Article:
Category Marketing

Don’t waste your time looking for a name

In his latest novel, REAMDE, Neil Stephenson describes the process video game entrepreneur Richard Forthrast went through to name his company, Corporation 9592:

When their discussion of the company’s name consumed more than the fifteen minutes Richard felt it deserved, he pulled some Dungeons & Dragons dice out of his pocket and rolled them to generate the random number 9592.

Is it time to kill new user confirmation links?

The process of signing up for a web site has become fairly standard by now: give the site your email address when you register, they send you an email with a link that says something like “Please click on the link below to confirm that you wish to activate this registration.”

Jacob Quist suggests that it’s time to kill this process, and take a simpler approach. In his words:

A better way to ask Facebook users for app permissions

Facebook apps make it easy for developers to connect with users and gather necessary info, but they also come loaded with scary-sounding requirements like “This app is going to have access to all your personal data, photos, home address, and children’s blood type.”

What do you do if you want to let people engage gradually, only granting permission for things when the app really needs them?

Arthur Chang has figured it out, and shared his solution with the world. Hop over to his site for a method using one FQL query.

This method will result in more users signing up when they see that they can actually access the app without having to let it write to their wall before they’ve even found out what it does in the first place.


One Click

A friend told me about Jolly Time popcorn today, and mentioned that they had a new healthy version available. I think he sent me a link, but like a lot of people, I just Googled it instead of spending time hunting for the email.

The front page of their site has a huge Flash movie devoted to Healthy Pop, the product I wanted. Kudos to them for the real estate, but not sure why it was necessary to use Flash just to put an animation of the box dropping into view on a continuous loop. I suppose someone felt that just making it the most prominent image on the entire screen wasn’t enough, we needed the 2009 version of the <blink> tag to really drive the point home.

It’s completely distracting, and makes it annoying to look at any other navigation on the page, but that’s ok, because I’m just here for that product anyway, right? Alright, then, I’ll just click on the giant box of popcorn to see it, and…


Click again. Nothing. It’s not a link.

Now I have to figure out where I can go to see more about Healthy Pop, and it’s really not clear. While I try to look, I’m being hassled by the flying popcorn boxes, and there’s no other link on the page that says “Healthy Pop.”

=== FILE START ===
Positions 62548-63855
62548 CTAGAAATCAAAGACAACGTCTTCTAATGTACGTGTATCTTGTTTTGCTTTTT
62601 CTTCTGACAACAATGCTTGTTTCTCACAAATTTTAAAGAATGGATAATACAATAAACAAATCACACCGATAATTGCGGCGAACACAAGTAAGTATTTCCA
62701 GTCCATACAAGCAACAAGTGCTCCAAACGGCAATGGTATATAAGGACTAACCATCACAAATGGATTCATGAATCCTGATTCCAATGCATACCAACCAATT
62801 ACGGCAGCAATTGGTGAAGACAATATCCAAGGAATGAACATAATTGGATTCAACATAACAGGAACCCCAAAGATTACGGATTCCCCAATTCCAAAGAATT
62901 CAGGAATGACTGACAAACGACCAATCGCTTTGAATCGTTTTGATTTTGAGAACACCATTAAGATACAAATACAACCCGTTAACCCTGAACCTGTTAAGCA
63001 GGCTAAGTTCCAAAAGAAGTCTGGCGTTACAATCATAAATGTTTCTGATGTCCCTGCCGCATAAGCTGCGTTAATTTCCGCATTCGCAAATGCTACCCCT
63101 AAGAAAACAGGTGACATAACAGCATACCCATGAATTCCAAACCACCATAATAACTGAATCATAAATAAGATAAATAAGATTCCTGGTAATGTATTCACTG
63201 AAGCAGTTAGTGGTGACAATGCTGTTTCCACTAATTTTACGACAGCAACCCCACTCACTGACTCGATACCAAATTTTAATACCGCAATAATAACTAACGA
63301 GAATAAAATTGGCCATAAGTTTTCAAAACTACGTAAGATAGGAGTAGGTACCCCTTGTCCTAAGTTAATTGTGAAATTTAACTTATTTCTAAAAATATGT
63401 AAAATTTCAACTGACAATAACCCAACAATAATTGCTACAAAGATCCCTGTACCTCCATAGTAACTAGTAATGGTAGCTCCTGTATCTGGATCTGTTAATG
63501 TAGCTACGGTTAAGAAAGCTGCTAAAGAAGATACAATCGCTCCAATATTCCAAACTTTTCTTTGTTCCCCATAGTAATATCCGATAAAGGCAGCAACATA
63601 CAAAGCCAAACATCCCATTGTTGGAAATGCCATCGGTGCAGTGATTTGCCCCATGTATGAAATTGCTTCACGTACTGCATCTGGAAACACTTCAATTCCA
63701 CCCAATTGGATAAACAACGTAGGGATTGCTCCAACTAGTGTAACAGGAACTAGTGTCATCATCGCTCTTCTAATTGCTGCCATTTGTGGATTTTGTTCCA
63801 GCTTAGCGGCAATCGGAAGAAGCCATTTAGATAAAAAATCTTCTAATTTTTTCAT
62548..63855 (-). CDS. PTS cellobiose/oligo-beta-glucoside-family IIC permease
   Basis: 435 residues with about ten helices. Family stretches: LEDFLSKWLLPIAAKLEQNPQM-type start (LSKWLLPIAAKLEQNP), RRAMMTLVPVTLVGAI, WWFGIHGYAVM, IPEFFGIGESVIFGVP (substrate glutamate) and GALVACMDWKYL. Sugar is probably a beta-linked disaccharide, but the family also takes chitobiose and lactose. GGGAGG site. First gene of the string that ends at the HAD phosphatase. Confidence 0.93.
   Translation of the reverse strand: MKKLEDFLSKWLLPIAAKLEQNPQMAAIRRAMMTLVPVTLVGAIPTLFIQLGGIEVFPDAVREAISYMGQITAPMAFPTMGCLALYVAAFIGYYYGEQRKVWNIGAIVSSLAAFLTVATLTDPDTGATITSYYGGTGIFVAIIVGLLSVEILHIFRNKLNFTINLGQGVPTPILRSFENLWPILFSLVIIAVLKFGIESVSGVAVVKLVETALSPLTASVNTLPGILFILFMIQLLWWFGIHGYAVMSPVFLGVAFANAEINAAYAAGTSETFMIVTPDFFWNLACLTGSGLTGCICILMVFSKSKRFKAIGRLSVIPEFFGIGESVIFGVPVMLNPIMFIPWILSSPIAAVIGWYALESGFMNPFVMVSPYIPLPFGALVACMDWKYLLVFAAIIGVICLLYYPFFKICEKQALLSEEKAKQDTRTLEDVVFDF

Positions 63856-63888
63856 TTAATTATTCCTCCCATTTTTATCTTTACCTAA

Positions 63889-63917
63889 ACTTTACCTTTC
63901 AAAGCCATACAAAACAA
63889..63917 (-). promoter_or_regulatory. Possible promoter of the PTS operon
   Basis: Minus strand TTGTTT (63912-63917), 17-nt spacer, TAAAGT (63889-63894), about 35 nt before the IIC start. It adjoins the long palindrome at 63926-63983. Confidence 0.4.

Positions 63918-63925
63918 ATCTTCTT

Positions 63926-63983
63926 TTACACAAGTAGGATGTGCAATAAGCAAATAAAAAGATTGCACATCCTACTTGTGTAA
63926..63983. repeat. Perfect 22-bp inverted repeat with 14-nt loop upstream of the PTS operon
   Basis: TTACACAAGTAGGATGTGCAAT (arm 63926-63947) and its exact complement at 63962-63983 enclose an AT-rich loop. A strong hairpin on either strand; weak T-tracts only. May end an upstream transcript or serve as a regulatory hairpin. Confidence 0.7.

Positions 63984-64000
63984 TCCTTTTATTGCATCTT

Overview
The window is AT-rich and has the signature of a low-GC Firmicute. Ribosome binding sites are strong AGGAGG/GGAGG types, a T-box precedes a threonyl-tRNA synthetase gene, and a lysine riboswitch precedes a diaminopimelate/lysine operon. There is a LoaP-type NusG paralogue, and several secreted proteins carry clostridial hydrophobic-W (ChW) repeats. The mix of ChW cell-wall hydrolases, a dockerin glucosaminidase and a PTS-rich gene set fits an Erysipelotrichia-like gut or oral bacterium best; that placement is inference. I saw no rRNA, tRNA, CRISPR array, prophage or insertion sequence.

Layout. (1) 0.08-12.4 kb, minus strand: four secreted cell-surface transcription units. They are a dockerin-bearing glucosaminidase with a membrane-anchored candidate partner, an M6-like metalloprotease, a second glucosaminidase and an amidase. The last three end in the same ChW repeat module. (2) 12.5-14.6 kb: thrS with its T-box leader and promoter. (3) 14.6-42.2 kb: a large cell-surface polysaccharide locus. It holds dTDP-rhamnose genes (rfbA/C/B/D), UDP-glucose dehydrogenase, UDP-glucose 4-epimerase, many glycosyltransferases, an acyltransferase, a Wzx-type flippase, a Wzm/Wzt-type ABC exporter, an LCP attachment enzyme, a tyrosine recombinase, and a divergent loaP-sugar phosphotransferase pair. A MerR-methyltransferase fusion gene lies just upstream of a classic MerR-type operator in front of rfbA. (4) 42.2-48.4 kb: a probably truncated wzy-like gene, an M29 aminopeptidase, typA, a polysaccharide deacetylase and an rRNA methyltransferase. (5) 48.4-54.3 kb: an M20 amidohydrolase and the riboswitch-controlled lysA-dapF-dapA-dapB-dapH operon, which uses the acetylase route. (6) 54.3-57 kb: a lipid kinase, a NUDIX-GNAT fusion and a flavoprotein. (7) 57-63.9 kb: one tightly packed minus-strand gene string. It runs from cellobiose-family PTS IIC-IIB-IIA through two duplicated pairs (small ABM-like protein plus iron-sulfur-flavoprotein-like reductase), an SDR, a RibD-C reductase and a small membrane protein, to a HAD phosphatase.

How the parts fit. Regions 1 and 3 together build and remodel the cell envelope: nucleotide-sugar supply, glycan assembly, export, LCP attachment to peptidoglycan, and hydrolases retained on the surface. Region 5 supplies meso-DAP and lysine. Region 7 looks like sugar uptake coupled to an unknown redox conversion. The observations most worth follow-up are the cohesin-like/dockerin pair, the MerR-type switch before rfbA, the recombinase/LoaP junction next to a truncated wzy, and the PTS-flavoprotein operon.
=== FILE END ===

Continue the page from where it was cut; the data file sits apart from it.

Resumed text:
There’s a link to “Products & Flavors,” which could be it, or another link to “Promotions,” which might be better, since they seem to be promoting Healthy Pop right now. There’s also a subtle search box hidden tucked away up in the corner, where typing “Healthy Pop” might be useful.

What am I really going to do, though? Do I really want to devote my time to searching through their site, when I’ve got work to do and a million things competing for my attention? Not really. I’m going to do the same thing countless other potential customers are probably doing right now, which is to shrug my shoulders and close the window. Sorry, Jiffy Pop, your new product just isn’t important enough for me to go on safari through your site to find.

You could have had me with just one click.

The Wrong Way to Sell Me a Palm Pre

My latest two-year AT&T contract is about to expire, and it’s time to consider a new phone while I’m eligible for a subsidized price. My original iPhone, purchased on the first day of the first year, after a six-hour wait in line, is the best phone mobile device I’ve ever owned. I can’t call it the best phone, because the truth is that as a telephone, it’s terrible. Without a headset, callers are hard to hear – partly due to the hardware, partly due to AT&T’s network, and partly due to the shape of the phone, which is almost exactly the wrong shape for holding to one’s ear.

It’s amazing to think that, 79 years after Henry Dreyfuss painstakingly determined the ideal size and shape for a phone reciever, we have managed to completely forget every ergonomic principle in the design of our “modern” phones.

With a headset, at least, with my V-Moda headset, I can hear a little better, but anyone I speak to is treated to an annoying half-second delay echo of themseves. I’m often told to call back from a “better phone,” and no wonder.

I suppose it’s a testimony to just how unimportant voice calls have become that, despite my iPhone being all but useless as a telephone, I still consider it the best mobile device I’ve ever owned. I’ve had a Treo 650 (with the Palm OS), several Windows Mobile phones, and on the “mobile device but not a phone” front, I’ve had a Nokia N810, a Toshiba Pocket PC, several Palm Pilots, and a Sony Magic Link. All of them held my attention for various amounts of time, being alternately novel, fun, exciting, and even occasionally useful, but none ever became a regular companion during my day. Even the Palm Pilot, which was the closest any device ever came to being a reliable part of my daily routine, often spent days or even weeks in a drawer.

My iPhone, on the other hand, has joined the category of my keys and my wallet. It is always in my pocket, to the point that even stepping out the front door without it (and my keys & wallet) feels instantly strange, so that I stop and wonder what’s wrong, and go back to make sure I have it with me.